Perhaps “compelled” is not the right word here. I much prefer “persuaded” because it directs us to the Holy Spirit-inspired converted human heart. We need to pray more for the Spirit of God to truly renew us and we need to be sure that we do not confuse our renewal with moral activism as though “doing more stuff” makes us better disciples. God calls us to humble, quiet obedience in the ordinary, daily affairs of our life (in our families first, then in our churches and our communities). We need to respect the different gifts, energies, and passions that God gives his people and not create priorities and hierarchies of obedience (for example, thinking that going overseas as a missionary is far more important than being a good Christian parent or student and therefore makes us better Christians). However, some are called to follow Christ in what we might consider “radical ways” and we need to go where God calls us; he does not call us all to the same place (that’s why the church is a body of many and diverse members) and we must respect this variety of callings. The best practical advice I can give to firm-up our life of Christian discipleship? In addition to the staples—“read your Bible, pray every day”—read the accounts of the martyrs, especially modern ones, and then reread them.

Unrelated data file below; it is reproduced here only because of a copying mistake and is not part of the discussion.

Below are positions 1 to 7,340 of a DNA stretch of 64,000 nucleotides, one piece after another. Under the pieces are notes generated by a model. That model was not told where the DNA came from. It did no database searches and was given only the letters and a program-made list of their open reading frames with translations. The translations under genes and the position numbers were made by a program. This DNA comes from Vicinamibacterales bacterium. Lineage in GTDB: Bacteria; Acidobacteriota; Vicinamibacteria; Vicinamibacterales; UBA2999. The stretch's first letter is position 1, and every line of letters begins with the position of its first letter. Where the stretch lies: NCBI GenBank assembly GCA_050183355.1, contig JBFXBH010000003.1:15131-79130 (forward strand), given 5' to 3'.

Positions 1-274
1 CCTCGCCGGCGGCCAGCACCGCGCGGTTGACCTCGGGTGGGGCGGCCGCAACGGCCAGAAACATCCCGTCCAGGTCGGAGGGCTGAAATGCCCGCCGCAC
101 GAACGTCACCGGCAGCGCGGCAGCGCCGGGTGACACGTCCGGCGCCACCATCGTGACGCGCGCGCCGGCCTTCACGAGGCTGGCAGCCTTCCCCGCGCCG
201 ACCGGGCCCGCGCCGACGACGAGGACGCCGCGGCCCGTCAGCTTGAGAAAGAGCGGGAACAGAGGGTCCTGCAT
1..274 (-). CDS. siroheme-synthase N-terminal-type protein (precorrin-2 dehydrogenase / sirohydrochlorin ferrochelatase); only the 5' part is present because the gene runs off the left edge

John Bolt was born in the Netherlands; immigrated to Canada at the age of three; grew up in a sleeping village south of Vancouver, British Columbia. He is retired professor of systematic theology at Calvin Theological Seminary, Grand Rapids, Michigan; his favorite movie is The Sting; favorite smells are food smells, especially bakery (cinnamon rolls!!); favorite color is green; his first (paid) job was delivering a morning newspaper, The Vancouver Province (up at 5:00 AM); non-academic passions: watching sports, especially my grandkids, reading novels, especially good mystery novels.